In Moneyball, the nonfiction book by Michael Lewis and now a major motion picture starring Brad Pitt, a character believes pro baseball teams should buy wins not by buying players but by buying runs.
The most talented baseball players, naturally, command the highest salary. The budget of the Oakland A’s is far lower than that of the New York Yankees. Therefore, the Yankees can afford players considered “better” than what the A’s can afford. So how can a poorer team like the A’s compete? How they can ever conquer?
I’m wobbly at both baseball and math, but here’s how I understand it (using hypothetical figures): Instead of shelling out, say, $7 million, for a star player, a team of less means could pay three average players $250,000 each. It’s okay if none of those three individually gets as many runs as the $7 million player—as long as collectively they do. So a team would be bringing in the same number of runs using three people instead of one—but for a fraction of the cost.
Baseball purists and long-timers saw this Moneyball model as controversial, absurd, or both. Yet it appears that it works, at least enough of the time for it to be taken seriously.
I see a parallel for the publishing industry. More and more, publishers want books that come with a brand—an already-famous name (i.e. Madonna) or company (i.e. Food Network) or blog (i.e. Stuff White People Like).
But brands are fallible. Not every book with a built-in brand does brisk business. I feel publishers often overlook something that can be more valuable than a brand.
To put this in Moneyball terms, I feel editors should buy books not by buying brands but by buying platforms. In other words, a great book by an unknown who promotes could be a better investment than an average book by a star.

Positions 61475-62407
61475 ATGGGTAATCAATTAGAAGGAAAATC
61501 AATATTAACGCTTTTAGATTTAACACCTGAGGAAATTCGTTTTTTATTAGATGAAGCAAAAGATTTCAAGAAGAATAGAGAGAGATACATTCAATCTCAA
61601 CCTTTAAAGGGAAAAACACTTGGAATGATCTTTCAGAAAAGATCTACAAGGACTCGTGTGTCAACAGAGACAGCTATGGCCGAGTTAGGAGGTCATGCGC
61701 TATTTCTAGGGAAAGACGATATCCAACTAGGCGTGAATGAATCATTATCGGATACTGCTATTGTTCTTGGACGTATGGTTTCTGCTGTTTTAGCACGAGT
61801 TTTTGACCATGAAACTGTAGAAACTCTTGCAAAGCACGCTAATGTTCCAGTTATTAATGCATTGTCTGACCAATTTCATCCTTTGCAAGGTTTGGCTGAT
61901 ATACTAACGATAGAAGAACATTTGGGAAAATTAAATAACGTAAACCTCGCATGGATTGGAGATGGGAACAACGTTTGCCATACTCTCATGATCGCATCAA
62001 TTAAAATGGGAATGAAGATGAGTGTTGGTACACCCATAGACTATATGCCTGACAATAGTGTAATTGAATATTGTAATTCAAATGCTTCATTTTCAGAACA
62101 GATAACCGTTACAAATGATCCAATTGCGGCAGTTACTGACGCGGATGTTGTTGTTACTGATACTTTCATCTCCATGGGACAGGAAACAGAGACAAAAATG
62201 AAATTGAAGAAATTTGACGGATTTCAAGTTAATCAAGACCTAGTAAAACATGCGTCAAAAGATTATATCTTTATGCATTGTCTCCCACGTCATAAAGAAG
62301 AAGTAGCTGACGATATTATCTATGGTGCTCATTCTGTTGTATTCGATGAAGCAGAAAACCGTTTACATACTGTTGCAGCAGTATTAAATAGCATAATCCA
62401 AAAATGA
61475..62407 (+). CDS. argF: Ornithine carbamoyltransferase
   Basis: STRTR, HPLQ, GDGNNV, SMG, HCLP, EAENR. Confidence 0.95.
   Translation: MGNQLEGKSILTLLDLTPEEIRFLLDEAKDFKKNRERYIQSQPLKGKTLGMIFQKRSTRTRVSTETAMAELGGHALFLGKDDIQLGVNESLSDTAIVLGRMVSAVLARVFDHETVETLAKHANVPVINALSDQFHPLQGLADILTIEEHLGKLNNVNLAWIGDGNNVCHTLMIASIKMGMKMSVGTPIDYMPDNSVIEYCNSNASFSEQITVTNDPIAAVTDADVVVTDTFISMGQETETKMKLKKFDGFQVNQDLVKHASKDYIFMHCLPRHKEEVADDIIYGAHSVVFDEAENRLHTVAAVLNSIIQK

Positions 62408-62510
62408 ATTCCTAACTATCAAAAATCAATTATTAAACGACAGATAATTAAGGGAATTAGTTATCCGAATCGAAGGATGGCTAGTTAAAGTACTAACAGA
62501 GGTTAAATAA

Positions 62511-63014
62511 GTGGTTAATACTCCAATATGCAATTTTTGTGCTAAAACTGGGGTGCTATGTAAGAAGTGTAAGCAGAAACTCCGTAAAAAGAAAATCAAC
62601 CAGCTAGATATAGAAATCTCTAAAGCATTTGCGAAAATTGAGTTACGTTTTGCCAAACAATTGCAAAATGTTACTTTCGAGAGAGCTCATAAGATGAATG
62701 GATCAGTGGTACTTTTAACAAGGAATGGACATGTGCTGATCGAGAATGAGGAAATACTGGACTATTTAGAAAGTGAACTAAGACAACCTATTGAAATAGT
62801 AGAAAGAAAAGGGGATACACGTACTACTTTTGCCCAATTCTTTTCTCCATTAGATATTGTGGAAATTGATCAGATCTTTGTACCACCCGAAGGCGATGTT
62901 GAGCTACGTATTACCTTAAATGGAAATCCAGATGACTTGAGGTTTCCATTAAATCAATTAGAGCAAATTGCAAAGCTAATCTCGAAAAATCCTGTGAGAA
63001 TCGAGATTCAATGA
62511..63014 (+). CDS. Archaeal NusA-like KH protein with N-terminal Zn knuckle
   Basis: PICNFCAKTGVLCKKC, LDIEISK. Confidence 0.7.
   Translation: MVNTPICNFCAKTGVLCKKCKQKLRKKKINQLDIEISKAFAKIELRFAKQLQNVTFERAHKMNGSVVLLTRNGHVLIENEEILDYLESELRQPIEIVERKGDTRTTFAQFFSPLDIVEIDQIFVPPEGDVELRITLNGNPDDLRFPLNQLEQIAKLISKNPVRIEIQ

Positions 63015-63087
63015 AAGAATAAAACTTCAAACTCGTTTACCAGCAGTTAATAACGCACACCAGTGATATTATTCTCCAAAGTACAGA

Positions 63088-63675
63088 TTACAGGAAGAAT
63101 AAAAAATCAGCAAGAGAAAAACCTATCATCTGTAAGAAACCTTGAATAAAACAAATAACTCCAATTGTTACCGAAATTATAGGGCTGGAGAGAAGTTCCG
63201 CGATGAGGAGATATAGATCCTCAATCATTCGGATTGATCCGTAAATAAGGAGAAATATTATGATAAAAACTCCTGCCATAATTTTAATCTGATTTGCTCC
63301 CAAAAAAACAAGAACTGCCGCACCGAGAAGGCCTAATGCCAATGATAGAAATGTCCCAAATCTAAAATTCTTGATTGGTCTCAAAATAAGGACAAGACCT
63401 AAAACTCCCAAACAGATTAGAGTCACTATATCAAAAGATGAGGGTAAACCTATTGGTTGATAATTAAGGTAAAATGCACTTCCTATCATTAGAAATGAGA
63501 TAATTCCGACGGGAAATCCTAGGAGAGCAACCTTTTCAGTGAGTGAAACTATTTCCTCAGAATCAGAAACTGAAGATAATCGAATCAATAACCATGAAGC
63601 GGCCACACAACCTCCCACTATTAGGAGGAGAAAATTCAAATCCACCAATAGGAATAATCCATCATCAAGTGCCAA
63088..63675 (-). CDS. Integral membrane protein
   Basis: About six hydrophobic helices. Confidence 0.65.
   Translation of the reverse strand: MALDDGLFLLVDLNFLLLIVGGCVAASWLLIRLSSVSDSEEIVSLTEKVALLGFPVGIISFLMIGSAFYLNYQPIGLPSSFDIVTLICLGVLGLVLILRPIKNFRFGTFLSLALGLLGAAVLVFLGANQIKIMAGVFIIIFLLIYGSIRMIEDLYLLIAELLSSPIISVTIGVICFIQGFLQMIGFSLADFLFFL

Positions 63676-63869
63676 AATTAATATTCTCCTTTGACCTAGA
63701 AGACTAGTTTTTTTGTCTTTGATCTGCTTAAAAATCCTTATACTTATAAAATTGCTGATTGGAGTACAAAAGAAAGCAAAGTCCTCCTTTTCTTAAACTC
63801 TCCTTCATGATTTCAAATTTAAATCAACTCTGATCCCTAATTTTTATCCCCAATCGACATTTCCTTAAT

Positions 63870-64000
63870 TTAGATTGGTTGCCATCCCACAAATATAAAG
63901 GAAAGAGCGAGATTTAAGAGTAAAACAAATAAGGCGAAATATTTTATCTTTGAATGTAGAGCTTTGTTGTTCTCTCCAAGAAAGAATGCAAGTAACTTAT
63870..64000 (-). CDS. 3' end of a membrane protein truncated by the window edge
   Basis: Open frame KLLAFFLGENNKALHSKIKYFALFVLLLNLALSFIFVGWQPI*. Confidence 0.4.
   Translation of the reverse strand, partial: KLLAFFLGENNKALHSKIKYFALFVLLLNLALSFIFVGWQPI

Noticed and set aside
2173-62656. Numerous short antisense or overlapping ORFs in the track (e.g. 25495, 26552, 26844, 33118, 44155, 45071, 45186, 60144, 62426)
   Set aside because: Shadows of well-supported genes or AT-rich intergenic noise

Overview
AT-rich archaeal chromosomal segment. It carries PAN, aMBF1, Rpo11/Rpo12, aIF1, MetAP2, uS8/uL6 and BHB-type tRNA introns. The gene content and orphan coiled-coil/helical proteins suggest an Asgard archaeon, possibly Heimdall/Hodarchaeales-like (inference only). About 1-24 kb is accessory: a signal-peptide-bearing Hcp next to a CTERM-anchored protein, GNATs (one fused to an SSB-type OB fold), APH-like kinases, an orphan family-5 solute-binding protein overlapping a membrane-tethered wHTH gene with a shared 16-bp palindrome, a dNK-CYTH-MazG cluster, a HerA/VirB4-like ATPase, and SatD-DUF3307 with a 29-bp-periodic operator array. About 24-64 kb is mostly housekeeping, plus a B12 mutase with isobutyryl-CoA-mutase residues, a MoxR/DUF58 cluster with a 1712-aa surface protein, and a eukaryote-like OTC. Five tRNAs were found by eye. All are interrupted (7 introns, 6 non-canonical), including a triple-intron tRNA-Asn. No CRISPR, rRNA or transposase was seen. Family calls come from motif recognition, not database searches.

What I mean by “platform” (and this may differ than how others use the word) is a position from which to generate excitement. It’s best if you start with a great book, but even if you don’t, and you’re a great promoter, you may still have a winner. (Please note: I am not advocating weak books; I am simply emphasizing the power of promotion.)
In our iWorld, so much of a platform comes from social media, but it shouldn’t end with that. There still is—and will always be—much to gain from in-person promotion. Writers who are committed to speaking and appearing at events related to their work have an advantage that social media doesn’t provide: it’s easier to charm face-to-face.
Another advantage to live promotion, particularly for authors of books for young people who speak in schools, is that when we put on our speaker hats, we almost always have a captive audience. In the case of school visits, the kids are forced to sit on that gym floor and listen to me whether or not they would choose to otherwise. Many kids have not heard of me beforehand, but my presentation may win them over to the point that they would then want one of my books that they would normally not notice. As a good number of other children’s authors have discovered, you can typically sell more books after you present.
Moneyball—buy wins by buying runs, not players
Bookball—buy books by buying platforms, not brands
In Moneyball, the underdog was hindered by a lack of funds. In Bookball, the underdog is hindered by a lack of fame. In either case, there are cost-effective (if not outright profitable) ways to circumvent these obstacles.
I feel publishers must consider an author’s promotional conviction as an asset just as they do lyrical writing, a sticky premise, or a memorable main character. If you write a great book and you are dedicated to promoting it for the long haul, you may find that your platform has become a brand.